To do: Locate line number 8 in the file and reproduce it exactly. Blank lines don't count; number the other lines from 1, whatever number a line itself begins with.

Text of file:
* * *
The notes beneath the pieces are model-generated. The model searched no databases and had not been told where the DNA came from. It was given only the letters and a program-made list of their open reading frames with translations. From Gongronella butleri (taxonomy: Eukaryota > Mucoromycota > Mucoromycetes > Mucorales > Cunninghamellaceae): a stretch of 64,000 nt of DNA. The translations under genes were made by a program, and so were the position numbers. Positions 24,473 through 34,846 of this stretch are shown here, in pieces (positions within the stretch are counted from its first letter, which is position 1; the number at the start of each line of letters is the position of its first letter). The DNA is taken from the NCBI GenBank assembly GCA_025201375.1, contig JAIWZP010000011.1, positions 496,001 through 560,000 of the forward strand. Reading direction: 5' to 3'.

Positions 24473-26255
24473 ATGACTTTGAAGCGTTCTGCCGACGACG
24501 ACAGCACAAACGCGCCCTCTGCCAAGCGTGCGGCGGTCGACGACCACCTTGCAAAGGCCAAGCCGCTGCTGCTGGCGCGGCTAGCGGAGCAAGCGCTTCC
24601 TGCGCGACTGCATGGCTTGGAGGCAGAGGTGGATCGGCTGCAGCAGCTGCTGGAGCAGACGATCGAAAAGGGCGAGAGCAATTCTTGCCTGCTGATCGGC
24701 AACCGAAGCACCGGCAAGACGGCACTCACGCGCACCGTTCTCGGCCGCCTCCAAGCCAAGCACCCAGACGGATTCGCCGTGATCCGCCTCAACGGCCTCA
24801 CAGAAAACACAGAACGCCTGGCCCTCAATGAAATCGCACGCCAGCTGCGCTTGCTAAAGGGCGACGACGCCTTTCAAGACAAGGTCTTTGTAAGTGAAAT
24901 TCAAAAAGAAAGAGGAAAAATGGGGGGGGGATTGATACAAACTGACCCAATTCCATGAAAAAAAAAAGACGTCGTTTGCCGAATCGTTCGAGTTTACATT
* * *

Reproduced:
24901 TCAAAAAGAAAGAGGAAAAATGGGGGGGGGATTGATACAAACTGACCCAATTCCATGAAAAAAAAAAGACGTCGTTTGCCGAATCGTTCGAGTTTACATT